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Who Drives Better?


picture of drivers

In today's post I am neither trying to claim nor to prove that one gender is definitely better at driving than the other. Why not? Not only because that's the safest position for a blogger whose goal is mainly to provide humor enjoyed by both his male and his female readers, but also because statistics do not always tell the whole story and are, hence, not totally conclusive.

I did a lot of reading online in preparation for this post. I read articles on this topic on news sites, insurance company sites, and more. Statistics (sadistics?) seem to show that woman are safer drivers than men. I did read, however, that that picture is changing. Officials are finding that young women drivers are becoming increasingly aggressive behind the wheel. One article I read stated

Plus, it seems as if female motorists are getting more aggressive. "It's true that men do take more risks than women," says Carolyn Gorman, vice president of the Insurance Information Institute. "However, [women] are partaking in more risky behaviors than ever before. The gap is closing quickly."

picture of wild woman driver

Though hardly scientific or conclusive, if my rear-view mirror is any indication, I am tailgated by far more young women than by any other type of driver. And judging from the speeders who whiz past me, the gender gap there is narrow at best. Hence, the humor in this next picture may now be outdated.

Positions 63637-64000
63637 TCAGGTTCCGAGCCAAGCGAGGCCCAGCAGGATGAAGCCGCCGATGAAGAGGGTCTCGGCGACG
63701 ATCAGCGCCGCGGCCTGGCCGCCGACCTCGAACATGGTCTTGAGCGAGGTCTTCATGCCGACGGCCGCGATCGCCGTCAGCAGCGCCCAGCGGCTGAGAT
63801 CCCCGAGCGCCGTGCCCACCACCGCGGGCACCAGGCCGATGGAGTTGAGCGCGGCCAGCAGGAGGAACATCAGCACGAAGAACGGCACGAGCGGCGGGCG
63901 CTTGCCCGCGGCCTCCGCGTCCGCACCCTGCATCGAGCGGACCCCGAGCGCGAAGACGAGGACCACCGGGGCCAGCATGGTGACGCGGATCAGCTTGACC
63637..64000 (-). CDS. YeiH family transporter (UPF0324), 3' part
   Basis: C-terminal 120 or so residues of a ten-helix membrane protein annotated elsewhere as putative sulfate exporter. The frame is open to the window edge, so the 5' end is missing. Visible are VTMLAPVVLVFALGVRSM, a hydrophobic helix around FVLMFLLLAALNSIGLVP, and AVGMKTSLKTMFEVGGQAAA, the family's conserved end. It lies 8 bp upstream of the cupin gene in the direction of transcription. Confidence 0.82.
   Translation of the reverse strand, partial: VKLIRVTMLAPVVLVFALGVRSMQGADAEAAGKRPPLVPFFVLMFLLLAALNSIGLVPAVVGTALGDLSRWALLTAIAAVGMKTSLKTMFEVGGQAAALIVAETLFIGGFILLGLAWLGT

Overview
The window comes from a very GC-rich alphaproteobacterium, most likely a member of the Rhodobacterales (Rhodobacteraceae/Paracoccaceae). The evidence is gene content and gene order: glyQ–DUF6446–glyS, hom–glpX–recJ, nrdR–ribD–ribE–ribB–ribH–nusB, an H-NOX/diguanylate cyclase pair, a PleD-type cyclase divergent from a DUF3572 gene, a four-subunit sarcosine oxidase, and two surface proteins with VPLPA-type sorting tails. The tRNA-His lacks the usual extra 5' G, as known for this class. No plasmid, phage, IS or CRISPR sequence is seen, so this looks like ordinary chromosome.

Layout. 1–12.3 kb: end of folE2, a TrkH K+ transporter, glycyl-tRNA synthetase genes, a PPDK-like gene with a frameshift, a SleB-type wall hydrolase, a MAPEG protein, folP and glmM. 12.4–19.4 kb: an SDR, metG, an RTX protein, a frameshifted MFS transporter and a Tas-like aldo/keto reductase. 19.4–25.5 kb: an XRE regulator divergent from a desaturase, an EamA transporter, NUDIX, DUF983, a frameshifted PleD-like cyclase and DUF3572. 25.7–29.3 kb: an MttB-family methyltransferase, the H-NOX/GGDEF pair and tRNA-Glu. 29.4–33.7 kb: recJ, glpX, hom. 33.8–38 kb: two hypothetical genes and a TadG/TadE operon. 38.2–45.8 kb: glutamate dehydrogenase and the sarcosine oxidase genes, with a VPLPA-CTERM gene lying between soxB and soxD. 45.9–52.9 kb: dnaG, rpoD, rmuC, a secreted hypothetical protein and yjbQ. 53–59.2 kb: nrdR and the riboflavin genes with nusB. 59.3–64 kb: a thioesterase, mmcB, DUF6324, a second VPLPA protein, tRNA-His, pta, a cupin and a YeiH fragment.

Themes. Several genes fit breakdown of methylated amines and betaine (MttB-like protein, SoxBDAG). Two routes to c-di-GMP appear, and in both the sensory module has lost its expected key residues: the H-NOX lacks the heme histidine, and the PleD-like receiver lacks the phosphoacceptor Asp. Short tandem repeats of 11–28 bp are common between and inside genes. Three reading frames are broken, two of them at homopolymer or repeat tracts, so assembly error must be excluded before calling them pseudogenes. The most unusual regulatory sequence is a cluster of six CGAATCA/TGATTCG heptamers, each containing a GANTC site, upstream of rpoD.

picture of male female speed limit sign

One article on the MSNBC site stated

That age-old stereotype about dangerous women drivers is shattered in a big new traffic analysis: Male drivers have a 77 percent higher risk of dying in a car accident than women, based on miles driven."

But then other articles I read seem to indicate that, in comparison, men drive many more miles per capita than women do, putting the validity of that 77% statistic into question. The jury is still out, and societal norms are changing constantly as women take on jobs long held by men — jobs that involve lots of time behind the wheel.

Setting all that heavy stuff aside, though, let's move on to the lighter portion of this post! πŸ™‚

With Valentine's Day just a week away, I thought I'd do at least one post this week on men and women. I have done plenty of posts that poke fun at men for their risky behavior — here and here, for example. And so I hope my female readers will be good sports as we have a few laughs their expense in this post.

Here are some predicaments that women drivers have gotten themselves into, many with no comment from me necessary.

Today's women are driving more than just cars, but that only complicates some things more.

picture of woman driver incident

picture of woman driver incident